VALENTINA THÖRNER: So leaderboards usually showcase top three, top five, top ten, depending on the size of your organization, top “people”. Now, what top means can vary. So you might just showcase the three people with the best IQS – Internal Quality Score – or three people with the highest IQS and the highest CSAT, or the three people or ten people with  the highest score in specific categories. This works really well if your team is quite homogenous or streamlined. So there are different people who make it there every week or every month. If you always have the same three people on top, it becomes boring and it can actually become frustrating for the other people who are never highlighted. The other thing to keep in mind is, does your organization handle competition well? Because there are some teams where competition can actually be that little spark that makes a difference. And then there are teams, you introduce competition and people start to compete so much that they stop trusting each other. So have an eye also on your company culture and what it is that your company culture really likes and what it doesn’t, and then use that accordingly.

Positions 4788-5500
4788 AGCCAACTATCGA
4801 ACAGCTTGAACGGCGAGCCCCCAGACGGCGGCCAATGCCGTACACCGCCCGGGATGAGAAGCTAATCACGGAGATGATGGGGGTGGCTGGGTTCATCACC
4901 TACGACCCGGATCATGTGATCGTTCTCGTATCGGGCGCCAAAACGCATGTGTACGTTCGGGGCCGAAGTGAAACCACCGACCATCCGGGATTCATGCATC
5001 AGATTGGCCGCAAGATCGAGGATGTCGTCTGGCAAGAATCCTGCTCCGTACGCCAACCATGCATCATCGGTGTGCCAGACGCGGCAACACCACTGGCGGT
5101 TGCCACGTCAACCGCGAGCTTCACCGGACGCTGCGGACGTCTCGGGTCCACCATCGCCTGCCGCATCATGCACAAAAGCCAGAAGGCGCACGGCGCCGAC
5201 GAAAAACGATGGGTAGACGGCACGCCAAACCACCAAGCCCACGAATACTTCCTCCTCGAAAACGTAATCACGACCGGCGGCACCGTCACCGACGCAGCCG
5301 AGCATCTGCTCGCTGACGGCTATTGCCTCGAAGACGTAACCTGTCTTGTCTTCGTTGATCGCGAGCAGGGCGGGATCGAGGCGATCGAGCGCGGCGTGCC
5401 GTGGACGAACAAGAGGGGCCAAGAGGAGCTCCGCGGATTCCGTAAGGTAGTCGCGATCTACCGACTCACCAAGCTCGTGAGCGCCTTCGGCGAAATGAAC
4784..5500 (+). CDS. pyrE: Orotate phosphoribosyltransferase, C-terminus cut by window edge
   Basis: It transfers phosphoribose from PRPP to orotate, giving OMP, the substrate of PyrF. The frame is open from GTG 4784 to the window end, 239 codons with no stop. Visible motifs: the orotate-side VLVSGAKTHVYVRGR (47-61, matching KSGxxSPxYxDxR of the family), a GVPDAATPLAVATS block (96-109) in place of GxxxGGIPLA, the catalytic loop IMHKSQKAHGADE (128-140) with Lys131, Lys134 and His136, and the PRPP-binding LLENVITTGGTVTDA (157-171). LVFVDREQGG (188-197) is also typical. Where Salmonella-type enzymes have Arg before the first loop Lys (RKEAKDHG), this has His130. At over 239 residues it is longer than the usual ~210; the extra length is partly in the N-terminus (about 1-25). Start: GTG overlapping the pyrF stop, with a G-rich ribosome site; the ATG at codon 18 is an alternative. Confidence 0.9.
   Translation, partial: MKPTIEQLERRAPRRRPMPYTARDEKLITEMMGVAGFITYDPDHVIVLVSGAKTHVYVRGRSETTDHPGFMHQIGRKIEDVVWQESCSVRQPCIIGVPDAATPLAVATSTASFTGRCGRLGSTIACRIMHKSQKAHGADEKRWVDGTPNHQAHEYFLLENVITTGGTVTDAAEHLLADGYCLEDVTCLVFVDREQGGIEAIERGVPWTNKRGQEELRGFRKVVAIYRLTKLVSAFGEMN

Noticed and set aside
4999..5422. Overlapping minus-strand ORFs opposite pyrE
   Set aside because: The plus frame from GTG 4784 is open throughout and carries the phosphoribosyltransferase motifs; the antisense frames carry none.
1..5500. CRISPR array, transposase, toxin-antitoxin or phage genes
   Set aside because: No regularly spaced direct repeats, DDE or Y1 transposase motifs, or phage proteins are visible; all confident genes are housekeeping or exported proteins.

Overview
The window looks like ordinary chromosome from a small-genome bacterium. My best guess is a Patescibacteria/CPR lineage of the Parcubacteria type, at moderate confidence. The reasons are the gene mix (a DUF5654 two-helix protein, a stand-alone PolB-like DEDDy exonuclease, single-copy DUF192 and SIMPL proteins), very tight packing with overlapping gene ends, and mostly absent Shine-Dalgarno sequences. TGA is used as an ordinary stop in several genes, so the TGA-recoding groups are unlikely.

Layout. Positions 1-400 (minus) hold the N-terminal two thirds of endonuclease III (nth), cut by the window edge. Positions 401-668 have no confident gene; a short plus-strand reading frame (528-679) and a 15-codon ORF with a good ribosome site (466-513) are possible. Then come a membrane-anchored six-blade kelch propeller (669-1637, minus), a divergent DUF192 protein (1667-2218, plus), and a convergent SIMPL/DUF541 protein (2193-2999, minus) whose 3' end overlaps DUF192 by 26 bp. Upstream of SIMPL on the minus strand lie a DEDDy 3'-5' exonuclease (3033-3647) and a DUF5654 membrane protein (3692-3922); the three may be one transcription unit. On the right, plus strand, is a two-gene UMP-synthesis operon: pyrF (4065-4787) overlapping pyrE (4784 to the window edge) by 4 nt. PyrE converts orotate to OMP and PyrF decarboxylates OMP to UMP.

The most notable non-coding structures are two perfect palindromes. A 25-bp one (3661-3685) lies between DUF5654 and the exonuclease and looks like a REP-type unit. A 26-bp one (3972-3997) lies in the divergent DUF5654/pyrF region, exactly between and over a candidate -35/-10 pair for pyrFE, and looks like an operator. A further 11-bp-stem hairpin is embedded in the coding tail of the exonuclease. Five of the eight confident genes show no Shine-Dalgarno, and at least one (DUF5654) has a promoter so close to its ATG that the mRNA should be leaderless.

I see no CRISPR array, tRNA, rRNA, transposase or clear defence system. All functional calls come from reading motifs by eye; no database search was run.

RILEY YOUNG: Yeah, definitely. I mean, every support rep’s a bit different in that sense, I definitely was one that was spurred on by a bit of competition, but can definitely see how that can sometimes even be a demotivator for other people as well. So definitely something to be careful of. Our last and final stage of our post-launch plan is about utilizing your department newsletter. If you have one, of course, and if you don’t, then you should get one. What else can you tell us about a support newsletter?